European Starlings often nest in kestrel nest boxes. Starlings replace or cover wood chips with grass and other material and lay five, six or seven pale blue eggs. If starlings are found nesting, remove the nest and replace it with a new layer of wood chips. Sometimes kestrels will evict starlings from nest boxes. If this happens, the kestrels will use the starling's nesting material.

Records kept for each box on each visit will help to evaluate the sucess of individual nest boxes, the nesting sucess of your kestrel population, and ultimately, the sucess of your nest box program.

Iowa's Nest Box Program
In 1983 Ron Andrews of the Iowa Department of Natural Resources originated the interstate nest box program for American Kestrels. Working in cooperation with the Iowa Department of Transportation, nest boxes were attached to the backs of information signs along the interstate rights-of-way. Twenty nest boxes were placed on signs along I-35 in Northern Iowa that first year as an Eagle Scout project, and eight were used by kestrels. Nest boxes now occur nearly every mile of I-35 from Missouri to Minnesota. This corridor represents the nation's first statewide kestrel trail along an interstate system. These efforts have been coordinated by the Iowa Department of Natural Resources Nongame Wildlife Program and implemented at the local level by state nongame personnel, county conservation personnel, and a host of volunteers. Hundreds of nest boxes have been attached to highway signs elsewhere in Iowa. Many other states, including Rhode Island, Nebraska, and Idaho, have adopted the kestrel box program.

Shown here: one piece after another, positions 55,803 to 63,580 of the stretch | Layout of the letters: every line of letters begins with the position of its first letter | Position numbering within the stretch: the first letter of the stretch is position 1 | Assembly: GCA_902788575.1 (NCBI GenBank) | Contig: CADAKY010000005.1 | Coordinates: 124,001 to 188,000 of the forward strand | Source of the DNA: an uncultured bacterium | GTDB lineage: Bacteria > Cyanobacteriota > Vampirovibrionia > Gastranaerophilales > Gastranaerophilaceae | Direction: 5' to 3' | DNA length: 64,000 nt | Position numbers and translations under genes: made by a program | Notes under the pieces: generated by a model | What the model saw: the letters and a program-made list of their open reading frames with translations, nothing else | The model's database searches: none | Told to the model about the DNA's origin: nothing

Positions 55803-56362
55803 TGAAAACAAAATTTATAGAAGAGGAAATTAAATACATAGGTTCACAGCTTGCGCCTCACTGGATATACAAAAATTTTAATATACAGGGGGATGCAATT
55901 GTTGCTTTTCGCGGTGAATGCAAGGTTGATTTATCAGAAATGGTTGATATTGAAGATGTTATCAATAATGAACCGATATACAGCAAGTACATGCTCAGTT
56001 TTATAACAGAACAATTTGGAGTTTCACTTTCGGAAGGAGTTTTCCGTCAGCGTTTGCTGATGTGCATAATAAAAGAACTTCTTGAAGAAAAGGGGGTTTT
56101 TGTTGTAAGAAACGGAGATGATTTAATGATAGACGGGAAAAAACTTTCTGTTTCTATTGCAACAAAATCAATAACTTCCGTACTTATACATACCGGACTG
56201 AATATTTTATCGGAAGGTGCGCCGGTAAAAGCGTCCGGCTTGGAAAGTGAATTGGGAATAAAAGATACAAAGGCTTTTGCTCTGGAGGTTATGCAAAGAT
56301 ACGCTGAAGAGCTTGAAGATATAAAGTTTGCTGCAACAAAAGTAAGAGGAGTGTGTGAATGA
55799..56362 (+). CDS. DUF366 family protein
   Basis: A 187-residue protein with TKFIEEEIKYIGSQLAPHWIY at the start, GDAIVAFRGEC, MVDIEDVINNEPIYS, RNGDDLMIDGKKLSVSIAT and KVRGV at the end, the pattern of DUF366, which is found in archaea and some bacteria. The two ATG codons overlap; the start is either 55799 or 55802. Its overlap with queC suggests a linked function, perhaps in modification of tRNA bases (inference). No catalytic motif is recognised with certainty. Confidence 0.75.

American Kestrels require open terrain for hunting, and the grassy rights-of-way are ideal for this purpose. While driving the interstate, it is not uncommon to see a kestrel hovering above a right-of-way or perched on a power line searching for prey. The nest boxes are predator-proof because raccoons and other predators are unable to climb the steel posts which support the signs.

In Iowa nest box use by kestrels averages 50%, and young are sucessfully raised in about 70% of these boxes. European Starlings occupy most of the boxes not used by kestrels. With an average of three young kestrels raised in each successful kestrel nest box, each year the Iowa program yields about 105 young for every 100 nest boxes in place.

Dan Varland studied the behavior and survival of young kestrels leaving their nest boxes along I-35 for his doctoral research in Animal Ecology at Iowa State University. Dan followed the young by attaching radio-transmitters to them just before they left their nests. Dan attached transmitters to a total of 61 birds during each of three summers, 1988 - 1990. He found that the young left the interstate right-of-way soon after they could fly and went to nearby areas to hunt and for cover. Only 2 of the 16 young kestrels found dead were killed as a result of collisions with vehicles along the interstate, indicating that traffic was not a major source of mortality.